If it’s new tech, be sure to test it, GAO tells Census Bureau

Otherwise operational problems could go undiscovered and opportunities to refine procedures and systems be lost, officials said at a House hearing.
blue digital check box answers test survey census
(Getty Images)

Federal officials and lawmakers pressed the Census Bureau to increase testing of new technologies being used in the 2020 census, lest they jeopardize the integrity of the population count.

The bureau estimates the census will cost $15.6 billion, a $3 billion increase over its original estimate. To save money the bureau plans to increase automated data collection, use administrative records when it can, verify addresses with aerial imagery, and allow internet responses for the first time.

New technologies introduce new risks to the census count “in part because they have not been tested extensively, if at all,” said Robert Goldenkoff, director of strategic issues at the Government Accountability Office, during testimony before the House civil rights subcommittee on Wednesday. In 2017 and 2018, the bureau scaled back operational tests, citing budget uncertainties.

“Without sufficient testing across the range of geographic locations, housing types, living arrangements, and demographic groups, operational problems can go undiscovered,” Goldenkoff said. “And the opportunity to refine procedures and systems could be lost.”


While the bureau has made “important progress” in mitigating some risk, Goldenkoff said, it’s been on GAO’s High Risk List since February 2017 and is delayed in addressing 104 corrective actions in areas like operations, information technology and cybersecurity.

Bureau Director Steven Dillingham said the bureau rigorously scans for vulnerabilities each month, addressing about 100 risks a month from a running list of 300.

“There will be risk identified and risk coming off, so we’re working the list,” Dillingham said. “And that’s actually the way GAO recommends we do business.”

“I would never envision that risk list reaches zero,” he added.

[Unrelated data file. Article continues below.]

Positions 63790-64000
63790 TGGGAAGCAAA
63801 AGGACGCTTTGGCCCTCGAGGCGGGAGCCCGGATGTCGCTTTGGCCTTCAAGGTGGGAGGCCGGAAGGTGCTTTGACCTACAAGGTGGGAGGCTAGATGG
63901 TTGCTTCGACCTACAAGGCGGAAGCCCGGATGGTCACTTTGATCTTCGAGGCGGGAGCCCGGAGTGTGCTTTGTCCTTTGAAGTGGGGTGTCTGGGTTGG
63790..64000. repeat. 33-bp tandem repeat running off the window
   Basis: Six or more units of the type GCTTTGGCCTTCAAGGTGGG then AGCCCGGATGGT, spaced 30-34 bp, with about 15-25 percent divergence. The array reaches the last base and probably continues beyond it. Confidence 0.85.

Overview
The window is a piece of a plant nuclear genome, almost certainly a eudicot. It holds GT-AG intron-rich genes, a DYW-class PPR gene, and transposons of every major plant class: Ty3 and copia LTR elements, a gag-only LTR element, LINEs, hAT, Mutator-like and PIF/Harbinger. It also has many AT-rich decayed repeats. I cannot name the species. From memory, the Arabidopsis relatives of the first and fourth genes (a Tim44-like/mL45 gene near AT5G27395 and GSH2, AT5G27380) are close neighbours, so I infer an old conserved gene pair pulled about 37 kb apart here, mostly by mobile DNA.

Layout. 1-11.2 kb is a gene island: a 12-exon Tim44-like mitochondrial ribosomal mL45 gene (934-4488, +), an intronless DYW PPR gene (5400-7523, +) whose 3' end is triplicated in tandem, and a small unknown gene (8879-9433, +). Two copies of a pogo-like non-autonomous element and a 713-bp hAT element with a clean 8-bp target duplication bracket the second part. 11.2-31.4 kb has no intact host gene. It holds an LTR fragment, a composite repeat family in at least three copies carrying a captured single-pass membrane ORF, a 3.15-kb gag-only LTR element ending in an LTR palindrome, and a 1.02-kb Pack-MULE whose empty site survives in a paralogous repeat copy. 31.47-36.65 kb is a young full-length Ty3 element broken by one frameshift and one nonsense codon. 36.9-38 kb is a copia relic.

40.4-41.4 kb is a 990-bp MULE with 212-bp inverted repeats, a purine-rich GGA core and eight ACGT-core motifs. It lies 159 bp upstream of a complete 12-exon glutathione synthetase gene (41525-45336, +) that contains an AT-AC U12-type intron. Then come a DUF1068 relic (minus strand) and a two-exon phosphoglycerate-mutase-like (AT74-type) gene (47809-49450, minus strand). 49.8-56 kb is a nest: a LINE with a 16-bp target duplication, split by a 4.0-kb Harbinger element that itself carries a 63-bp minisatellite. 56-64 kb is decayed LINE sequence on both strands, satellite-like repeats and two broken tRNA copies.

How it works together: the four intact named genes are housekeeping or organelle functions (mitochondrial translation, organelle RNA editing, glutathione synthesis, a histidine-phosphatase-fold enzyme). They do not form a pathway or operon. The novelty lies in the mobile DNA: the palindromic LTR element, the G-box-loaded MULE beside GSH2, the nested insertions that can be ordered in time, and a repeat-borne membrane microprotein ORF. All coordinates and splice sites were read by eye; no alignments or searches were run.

A June Department of Commerce Office of Inspector General report found severe risks to census cloud environments, where respondents’ personally identifiable information will be stored.


“The bureau is home to one of the largest databases of identifiable, personal information on the American people,” said Rep. Jamie Raskin, D-Md., chairman of the subcommittee. “The security of this data is paramount, not only to a well-run census, but to the public’s confidence in our system.”

Dillingham said the environments hadn’t been breached, but the bureau needed to ensure no one had special access to them and they could be taken down in a way that left no data behind.

“Immediate action was taken; it was some time ago,” he said. “It involved contractors and setting up the system.”

Most of the corrective actions have been made, he added, with the remainder monitored weekly.

A total of 52 IT and cybersecurity systems will be used at different census stages, the bureau recently delivering two new ones for early hiring and training. The next few months will see testing and production deadlines for many additional systems — five of which the bureau is at risk of missing, according to GAO.


Deliveries supporting internet self response and recruiting and hiring for peak operations need to be “closely monitored” because they are fast approaching, said Nicholas Marinos, director of IT and cybersecurity at GAO.

While most of the 52 systems received initial authorities to operate (ATOs), five are still awaiting authorization, and nine require their security controls be reassessed prior to the census due to additional development work.

The census begins in Alaska in less than six months and the nationwide count in March. The resulting population data is used in redistricting and apportioning billions of dollars reaching millions of people through federal, state and local programs and services.

When it comes to data collection, the bureau is using the “latest, state-of-the-art softwares (sic)” and encryption while working with agency partners and “major, high-tech companies,” Dillingham said.

“We can no longer rely on collecting data in the usual ways and places,” Dillingham said. “With internet and phone options, we have the tools to go into the less-visible, hard-to-count areas and collect the data.”

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